Jane Doe v. Assembly/Silver and Boxley
Jane Doe, a New York State Assembly aide, alleged that James Michael Boxley, chief counsel for Assembly Speaker Sheldon Silver (D-Manhattan), used his power to exploit the plaintiff, drug her at a work-related outing, and repeatedly rape her in her own apartment in 2003. According to the plaintiff, Boxley offered to assist in her political aspirations through a "mentorship program," and as a participant in such, she "would need to act less self-confident and more respectful and deferential towards him." Boxley was later indicted on four felony counts of rape, and pursuant to his plea agreement, entered a guilty plea to one count of sexual misconduct. This charge resulted in a misdemeanor plea, probation, a $1000 fine, and a court order to remain out of contact with the plaintiff.
DerOhannesian & DerOhannesian represented Jane Doe in a civil suit together with representation by Hillary Richard of Brune and Richard in Manhattan, that was later brought against Boxley, Silver and the Assembly of the State of New York. Associated with the suit was a former Assembly staff member who was also sexually assaulted by Boxley in 2001. This victim chose to pursue her case through internal proceedings in the Assembly in lieu of a criminal complaint. Silver declared his support for Boxley, believing that Boxley would be "completely exonerated" and that the case would be dismissed. Boxley faced no repercussions due to this complaint and denied the claims of this alleged victim.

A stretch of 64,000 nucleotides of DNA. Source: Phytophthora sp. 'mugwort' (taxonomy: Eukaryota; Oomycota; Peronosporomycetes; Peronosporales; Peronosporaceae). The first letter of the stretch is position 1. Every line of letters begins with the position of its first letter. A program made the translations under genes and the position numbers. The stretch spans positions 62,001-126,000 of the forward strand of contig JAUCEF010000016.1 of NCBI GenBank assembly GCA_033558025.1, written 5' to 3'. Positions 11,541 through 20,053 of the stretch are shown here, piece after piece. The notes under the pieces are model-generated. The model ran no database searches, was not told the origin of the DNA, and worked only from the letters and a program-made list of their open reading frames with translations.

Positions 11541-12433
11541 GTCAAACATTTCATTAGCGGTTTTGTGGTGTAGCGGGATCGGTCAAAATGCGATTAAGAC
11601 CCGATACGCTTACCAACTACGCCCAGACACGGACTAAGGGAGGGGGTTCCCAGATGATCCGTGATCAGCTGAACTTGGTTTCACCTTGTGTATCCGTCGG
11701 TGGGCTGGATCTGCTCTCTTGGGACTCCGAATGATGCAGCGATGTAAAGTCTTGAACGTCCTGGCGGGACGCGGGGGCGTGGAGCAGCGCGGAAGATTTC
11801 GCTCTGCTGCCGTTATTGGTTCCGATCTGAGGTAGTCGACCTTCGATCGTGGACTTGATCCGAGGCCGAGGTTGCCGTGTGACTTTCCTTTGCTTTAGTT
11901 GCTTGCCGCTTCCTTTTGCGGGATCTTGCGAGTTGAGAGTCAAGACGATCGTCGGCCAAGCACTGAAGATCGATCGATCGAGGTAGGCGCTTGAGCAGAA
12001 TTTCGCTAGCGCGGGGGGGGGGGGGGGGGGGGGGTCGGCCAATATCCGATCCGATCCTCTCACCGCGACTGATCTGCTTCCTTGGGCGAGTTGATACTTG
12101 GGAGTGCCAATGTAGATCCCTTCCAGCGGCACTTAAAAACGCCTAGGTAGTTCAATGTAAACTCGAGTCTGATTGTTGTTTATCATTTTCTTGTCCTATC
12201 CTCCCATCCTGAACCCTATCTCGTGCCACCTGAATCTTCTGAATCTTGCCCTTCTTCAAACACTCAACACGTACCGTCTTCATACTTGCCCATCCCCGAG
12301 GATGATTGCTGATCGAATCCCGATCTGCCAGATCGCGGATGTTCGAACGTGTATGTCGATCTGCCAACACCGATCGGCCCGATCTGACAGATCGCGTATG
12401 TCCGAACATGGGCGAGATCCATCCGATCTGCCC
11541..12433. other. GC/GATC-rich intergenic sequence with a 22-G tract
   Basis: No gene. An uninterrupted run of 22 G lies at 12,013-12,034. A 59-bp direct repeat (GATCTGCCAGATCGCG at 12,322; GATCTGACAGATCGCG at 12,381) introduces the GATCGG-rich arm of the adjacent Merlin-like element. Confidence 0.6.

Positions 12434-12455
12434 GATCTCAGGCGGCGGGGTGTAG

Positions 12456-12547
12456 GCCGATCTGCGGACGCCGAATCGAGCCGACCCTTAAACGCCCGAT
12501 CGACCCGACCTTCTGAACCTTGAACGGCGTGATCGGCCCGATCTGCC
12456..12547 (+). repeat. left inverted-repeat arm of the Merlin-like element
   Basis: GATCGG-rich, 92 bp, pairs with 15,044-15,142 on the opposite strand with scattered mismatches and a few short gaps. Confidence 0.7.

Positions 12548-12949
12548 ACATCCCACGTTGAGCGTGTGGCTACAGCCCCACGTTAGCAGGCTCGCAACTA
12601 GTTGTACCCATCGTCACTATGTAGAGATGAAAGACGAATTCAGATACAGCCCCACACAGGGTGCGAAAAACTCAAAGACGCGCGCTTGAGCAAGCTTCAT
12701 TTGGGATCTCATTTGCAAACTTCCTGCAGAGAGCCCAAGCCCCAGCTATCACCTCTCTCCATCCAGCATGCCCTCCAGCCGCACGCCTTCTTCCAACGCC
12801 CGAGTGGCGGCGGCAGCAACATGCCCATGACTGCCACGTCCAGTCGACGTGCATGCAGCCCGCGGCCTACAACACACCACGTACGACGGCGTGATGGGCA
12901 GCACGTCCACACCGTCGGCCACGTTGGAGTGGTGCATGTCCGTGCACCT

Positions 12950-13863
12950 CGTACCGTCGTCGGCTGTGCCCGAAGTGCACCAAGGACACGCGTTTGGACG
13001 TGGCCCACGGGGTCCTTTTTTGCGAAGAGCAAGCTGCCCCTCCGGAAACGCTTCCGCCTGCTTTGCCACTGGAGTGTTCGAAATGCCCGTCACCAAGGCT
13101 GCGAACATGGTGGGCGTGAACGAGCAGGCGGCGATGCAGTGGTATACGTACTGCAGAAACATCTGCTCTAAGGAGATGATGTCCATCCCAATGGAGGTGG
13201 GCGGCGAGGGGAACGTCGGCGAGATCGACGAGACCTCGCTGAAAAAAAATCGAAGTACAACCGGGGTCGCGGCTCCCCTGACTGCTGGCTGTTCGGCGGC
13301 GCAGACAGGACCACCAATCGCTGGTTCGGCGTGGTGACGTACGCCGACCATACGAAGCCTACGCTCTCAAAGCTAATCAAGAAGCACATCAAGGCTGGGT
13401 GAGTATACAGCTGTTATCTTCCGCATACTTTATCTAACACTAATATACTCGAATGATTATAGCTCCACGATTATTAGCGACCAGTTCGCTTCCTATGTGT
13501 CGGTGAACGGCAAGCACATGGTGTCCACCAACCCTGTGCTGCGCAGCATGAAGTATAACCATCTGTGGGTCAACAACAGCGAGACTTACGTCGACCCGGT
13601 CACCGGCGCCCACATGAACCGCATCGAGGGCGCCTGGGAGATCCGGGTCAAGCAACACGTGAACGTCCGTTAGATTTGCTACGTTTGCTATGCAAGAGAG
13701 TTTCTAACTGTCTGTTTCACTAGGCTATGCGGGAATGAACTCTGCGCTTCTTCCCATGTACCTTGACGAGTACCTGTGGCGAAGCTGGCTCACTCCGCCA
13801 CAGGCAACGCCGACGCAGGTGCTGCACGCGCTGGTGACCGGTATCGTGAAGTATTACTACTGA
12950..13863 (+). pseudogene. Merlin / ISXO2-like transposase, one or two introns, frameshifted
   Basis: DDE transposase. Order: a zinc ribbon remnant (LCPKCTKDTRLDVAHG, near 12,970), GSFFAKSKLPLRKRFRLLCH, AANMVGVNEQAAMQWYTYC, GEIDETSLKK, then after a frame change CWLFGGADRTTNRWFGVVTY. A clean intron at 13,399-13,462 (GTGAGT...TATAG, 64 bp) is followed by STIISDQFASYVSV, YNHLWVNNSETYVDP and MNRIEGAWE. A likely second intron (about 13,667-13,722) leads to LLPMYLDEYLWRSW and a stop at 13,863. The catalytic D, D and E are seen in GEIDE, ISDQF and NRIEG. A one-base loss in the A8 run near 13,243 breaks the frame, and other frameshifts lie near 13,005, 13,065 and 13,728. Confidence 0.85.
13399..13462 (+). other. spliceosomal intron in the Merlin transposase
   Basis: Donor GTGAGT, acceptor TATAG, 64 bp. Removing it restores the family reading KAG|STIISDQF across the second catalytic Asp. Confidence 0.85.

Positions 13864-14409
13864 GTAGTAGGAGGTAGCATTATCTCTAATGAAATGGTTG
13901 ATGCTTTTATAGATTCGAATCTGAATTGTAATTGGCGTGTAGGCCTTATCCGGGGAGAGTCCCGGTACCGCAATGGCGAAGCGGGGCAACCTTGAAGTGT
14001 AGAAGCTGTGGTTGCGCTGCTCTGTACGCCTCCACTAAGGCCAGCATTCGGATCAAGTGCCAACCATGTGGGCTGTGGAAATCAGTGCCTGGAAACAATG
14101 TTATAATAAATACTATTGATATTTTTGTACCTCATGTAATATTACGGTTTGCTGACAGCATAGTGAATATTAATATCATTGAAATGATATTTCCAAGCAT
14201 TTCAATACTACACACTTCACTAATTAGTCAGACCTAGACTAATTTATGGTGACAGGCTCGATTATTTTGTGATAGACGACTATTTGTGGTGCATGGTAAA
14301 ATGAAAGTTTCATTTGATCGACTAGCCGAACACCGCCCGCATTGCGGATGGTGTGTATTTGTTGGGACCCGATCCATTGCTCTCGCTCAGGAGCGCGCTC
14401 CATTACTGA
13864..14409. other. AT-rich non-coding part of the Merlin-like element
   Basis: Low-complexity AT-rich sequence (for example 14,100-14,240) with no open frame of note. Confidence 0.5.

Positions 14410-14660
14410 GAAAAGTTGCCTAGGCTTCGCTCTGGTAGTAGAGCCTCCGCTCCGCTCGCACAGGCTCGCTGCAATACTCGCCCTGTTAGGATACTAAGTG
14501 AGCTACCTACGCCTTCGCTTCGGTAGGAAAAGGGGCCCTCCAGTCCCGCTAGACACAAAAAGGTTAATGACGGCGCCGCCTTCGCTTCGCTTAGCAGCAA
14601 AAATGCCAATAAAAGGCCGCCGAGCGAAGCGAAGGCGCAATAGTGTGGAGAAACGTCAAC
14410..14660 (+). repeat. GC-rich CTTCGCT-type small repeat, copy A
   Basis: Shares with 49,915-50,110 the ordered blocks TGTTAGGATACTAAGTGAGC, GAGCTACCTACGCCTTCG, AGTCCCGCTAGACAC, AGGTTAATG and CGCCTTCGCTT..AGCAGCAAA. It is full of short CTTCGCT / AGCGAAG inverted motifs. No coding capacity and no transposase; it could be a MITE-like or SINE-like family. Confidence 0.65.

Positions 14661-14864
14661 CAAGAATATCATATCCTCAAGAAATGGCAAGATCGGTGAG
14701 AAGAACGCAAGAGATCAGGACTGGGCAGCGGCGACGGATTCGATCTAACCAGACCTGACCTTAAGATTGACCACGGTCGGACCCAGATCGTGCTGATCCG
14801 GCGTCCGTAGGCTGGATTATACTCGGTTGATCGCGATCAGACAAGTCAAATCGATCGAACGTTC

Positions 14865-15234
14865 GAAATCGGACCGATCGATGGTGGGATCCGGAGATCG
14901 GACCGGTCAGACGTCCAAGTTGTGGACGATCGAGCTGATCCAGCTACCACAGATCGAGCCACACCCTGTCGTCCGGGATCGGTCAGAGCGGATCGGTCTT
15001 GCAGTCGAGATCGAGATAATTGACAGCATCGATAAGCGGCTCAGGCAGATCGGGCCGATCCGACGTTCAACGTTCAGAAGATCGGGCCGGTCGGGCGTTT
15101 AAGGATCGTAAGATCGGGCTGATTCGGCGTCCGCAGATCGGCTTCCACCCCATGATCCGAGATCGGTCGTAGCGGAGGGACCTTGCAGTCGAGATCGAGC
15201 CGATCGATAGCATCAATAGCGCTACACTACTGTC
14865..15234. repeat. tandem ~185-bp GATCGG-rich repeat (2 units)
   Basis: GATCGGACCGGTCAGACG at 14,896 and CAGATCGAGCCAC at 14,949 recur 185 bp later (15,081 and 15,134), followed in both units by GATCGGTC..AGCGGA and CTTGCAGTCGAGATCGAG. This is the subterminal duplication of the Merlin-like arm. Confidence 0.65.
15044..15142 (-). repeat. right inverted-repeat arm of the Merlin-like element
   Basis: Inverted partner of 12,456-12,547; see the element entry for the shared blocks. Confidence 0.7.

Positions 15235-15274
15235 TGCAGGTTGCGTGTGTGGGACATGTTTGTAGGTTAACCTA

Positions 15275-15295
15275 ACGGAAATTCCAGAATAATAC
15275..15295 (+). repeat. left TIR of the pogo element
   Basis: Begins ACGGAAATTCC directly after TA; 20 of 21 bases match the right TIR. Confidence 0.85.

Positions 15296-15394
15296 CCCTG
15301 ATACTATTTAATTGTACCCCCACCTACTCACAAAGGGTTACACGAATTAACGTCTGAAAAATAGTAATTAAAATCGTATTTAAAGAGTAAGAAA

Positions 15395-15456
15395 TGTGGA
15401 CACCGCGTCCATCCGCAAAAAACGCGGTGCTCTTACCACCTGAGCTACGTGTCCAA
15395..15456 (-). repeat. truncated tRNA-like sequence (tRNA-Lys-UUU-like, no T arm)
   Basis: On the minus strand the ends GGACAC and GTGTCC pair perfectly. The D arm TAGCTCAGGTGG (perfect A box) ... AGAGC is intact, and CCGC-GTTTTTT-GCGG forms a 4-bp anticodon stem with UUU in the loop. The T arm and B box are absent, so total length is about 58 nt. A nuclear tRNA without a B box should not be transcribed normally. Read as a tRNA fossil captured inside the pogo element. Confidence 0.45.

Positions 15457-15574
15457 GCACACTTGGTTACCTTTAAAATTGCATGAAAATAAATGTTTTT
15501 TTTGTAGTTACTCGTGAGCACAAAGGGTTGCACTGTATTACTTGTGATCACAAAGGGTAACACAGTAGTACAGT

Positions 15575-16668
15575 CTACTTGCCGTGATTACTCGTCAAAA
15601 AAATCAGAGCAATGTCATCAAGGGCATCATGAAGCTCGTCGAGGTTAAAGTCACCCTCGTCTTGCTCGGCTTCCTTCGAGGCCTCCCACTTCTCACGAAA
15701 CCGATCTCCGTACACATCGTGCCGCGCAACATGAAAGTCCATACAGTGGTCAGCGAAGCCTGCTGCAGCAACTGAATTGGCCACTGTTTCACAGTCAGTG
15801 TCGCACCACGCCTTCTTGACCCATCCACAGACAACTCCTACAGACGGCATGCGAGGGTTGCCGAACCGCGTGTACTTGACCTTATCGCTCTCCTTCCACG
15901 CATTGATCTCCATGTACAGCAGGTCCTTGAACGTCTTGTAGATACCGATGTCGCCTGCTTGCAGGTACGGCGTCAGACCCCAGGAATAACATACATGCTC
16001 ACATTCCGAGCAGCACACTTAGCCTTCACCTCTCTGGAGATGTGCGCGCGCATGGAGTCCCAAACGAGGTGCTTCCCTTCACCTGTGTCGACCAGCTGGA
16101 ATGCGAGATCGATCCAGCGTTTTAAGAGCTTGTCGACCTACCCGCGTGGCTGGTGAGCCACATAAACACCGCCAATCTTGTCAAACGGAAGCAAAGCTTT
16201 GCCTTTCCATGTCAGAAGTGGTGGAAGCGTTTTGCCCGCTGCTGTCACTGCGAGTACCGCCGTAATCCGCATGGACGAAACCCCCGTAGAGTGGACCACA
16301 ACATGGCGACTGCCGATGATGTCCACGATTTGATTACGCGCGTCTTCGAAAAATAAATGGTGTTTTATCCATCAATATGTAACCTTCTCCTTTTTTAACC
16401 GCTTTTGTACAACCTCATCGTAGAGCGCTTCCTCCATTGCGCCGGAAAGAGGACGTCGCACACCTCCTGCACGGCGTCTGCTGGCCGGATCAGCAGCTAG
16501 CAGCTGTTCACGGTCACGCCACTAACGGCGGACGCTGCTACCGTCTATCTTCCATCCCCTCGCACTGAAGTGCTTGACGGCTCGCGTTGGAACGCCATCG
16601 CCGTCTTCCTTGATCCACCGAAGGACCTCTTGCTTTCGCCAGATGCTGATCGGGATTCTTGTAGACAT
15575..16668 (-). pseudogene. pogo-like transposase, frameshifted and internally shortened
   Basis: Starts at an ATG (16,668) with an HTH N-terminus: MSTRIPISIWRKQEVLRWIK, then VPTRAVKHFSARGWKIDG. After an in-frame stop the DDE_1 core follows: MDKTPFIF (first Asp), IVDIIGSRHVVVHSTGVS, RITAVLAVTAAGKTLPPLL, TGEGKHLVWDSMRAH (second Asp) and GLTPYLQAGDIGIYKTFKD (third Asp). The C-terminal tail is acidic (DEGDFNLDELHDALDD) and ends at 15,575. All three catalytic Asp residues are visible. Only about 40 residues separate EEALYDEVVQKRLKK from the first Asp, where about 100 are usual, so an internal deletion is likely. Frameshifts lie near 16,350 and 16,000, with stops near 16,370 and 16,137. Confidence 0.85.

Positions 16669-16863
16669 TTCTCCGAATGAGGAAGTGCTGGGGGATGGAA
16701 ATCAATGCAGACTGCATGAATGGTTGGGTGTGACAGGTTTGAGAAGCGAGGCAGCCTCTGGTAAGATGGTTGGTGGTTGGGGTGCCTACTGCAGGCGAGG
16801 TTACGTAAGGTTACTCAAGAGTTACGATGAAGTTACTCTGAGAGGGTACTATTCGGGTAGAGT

DerOhannesian & DerOhannesian argued that because of the employer's failure to take action against negligence of Silver and the Assembly, Jane Doe was victimized by Boxley, who was known to prey on young, impressionable women in the Assembly. The Assembly and Silver were sued under the New York State Human Rights Law, which requires that places of employment implement an adequate policy regarding sexual harassment complaints. DerOhannesian & DerOhannesian presented sufficient evidence that proved Boxley was clearly responsible for the creation of a hostile work environment for the plaintiff, and that the Assembly failed to provide a proper mechanism to review and investigate sexual harassment complaints and did not issue the necessary discipline to the employee who engaged in or initiated the misconduct. Subsequently, DerOhannesian & DerOhannesian argued that Silver knew of the hostile environment Boxley created, failed to prevent further harassment caused by Boxley, did not take prompt and corrective action once a complaint was filed, and did so even though he had the proper authority to prevent and/or correct the issue.
The suit was resolved in favor of the plaintiff, who demonstrated clear emotional and psychological distress due to Boxley's actions and the Assembly's and Silver's lack of proper discretion. As a result of DerOhannesian & DerOhannesian's stalwart pursuance of the case, the plaintiff was awarded over one-half million dollars and obtained changes in the policies and procedures in the NYS Assembly for the handling of sexual harassment complaints.